Goal 5

Actively and prolifically publishing and presenting the results and lessons learned from our diversity, equity, and inclusion initiatives are essential for driving sustainable change both at Emory and within academic medicine nationally. At the same time, we will redouble our efforts at encouraging underrepresented students to successfully pursue health sciences careers. We will secure a sustainable funding mix for existing pipeline programming like the Summer Science Academy and the Emory Pipeline Collaborative so we can add programming to support such learners through their studies at Emory and beyond.

Goal 6

A comprehensive communications plan that emphasizes positive stories about diversity, equity, and inclusion makes progress real to our constituents. Social media is a natural channel for spotlighting the accomplishments of our diverse staff, faculty, and learners, while DEI-related information and announcements will fit into existing channels of communication such as huddles, the Dean’s Letter, department newsletters, etc. Providing centralized communications guidance and resources to departments will maximize cohesiveness in messaging, especially during times of crisis. Surveying and data collection will follow—and themselves become—best practices so messaging is informed by fact and its impact can be assessed against set goals.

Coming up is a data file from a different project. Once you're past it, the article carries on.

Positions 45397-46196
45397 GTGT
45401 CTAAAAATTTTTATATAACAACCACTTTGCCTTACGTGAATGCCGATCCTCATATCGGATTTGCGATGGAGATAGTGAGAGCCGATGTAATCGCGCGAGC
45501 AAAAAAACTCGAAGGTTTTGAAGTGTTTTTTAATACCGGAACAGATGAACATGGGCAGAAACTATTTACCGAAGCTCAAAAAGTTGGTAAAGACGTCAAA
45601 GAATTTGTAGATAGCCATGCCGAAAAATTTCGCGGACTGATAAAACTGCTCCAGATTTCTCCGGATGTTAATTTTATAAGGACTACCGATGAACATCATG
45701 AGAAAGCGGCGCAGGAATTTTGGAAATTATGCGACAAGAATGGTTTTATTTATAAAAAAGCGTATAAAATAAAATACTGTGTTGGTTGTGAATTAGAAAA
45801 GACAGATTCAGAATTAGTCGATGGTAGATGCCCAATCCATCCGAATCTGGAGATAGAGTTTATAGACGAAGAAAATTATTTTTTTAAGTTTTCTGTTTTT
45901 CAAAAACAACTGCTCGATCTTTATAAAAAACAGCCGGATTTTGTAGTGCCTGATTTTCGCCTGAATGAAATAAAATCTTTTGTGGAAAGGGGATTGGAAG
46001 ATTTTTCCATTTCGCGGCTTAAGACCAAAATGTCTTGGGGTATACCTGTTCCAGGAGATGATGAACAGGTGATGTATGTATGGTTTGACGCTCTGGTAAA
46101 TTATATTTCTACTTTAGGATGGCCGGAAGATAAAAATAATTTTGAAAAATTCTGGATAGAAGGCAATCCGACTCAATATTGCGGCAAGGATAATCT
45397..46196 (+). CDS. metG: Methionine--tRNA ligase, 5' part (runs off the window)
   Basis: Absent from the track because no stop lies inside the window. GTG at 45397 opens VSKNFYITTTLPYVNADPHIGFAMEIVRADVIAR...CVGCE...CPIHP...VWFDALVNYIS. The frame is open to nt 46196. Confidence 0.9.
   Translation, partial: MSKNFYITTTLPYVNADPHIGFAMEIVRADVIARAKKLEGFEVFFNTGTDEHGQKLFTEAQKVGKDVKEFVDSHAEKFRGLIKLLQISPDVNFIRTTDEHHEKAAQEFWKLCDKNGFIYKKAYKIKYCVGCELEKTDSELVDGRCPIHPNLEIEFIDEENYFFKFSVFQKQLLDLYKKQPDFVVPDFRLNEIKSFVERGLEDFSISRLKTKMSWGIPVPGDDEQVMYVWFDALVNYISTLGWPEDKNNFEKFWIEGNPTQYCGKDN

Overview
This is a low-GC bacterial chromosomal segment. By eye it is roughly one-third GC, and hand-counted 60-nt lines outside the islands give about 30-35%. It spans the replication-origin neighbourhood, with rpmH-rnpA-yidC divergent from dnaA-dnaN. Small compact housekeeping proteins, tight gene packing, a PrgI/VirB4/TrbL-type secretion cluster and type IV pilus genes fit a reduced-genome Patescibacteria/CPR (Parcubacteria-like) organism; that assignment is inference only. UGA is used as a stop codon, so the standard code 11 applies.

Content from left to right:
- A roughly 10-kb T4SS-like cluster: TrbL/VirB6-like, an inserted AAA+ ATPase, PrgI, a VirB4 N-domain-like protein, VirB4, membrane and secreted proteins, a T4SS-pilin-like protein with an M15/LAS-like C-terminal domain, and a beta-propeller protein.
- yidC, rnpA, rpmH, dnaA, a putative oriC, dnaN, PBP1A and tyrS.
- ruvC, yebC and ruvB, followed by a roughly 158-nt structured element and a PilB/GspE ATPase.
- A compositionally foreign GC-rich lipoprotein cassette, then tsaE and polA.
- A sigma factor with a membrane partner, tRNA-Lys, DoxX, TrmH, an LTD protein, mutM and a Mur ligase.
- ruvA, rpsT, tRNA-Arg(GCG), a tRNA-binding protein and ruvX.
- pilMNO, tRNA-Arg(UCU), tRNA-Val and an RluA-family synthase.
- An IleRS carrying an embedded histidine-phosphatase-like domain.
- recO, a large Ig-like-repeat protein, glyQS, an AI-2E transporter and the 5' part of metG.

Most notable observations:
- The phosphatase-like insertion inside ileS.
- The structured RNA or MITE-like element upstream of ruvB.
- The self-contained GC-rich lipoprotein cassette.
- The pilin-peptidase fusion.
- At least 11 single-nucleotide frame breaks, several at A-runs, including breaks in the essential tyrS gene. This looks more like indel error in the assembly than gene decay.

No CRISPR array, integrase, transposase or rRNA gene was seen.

DEI Stakeholders

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View our DEI Stakeholders

Project Team

  1. Carolyn Meltzer (Co-Lead), Faculty, SOM DEI Leader
  2. Sheryl Heron (Co-Lead), Faculty, SOM DEI Leader
  3. Natalie Fields, Staff, SOM Dean’s Office – FAALI
  4. Yolanda Hood, Staff, OMA
  5. Rachel Sedlack-Prittie, Staff, SOM Dean’s Office
  6. Jaimie Keough, Staff, SOM Dean’s Office

Steering Committee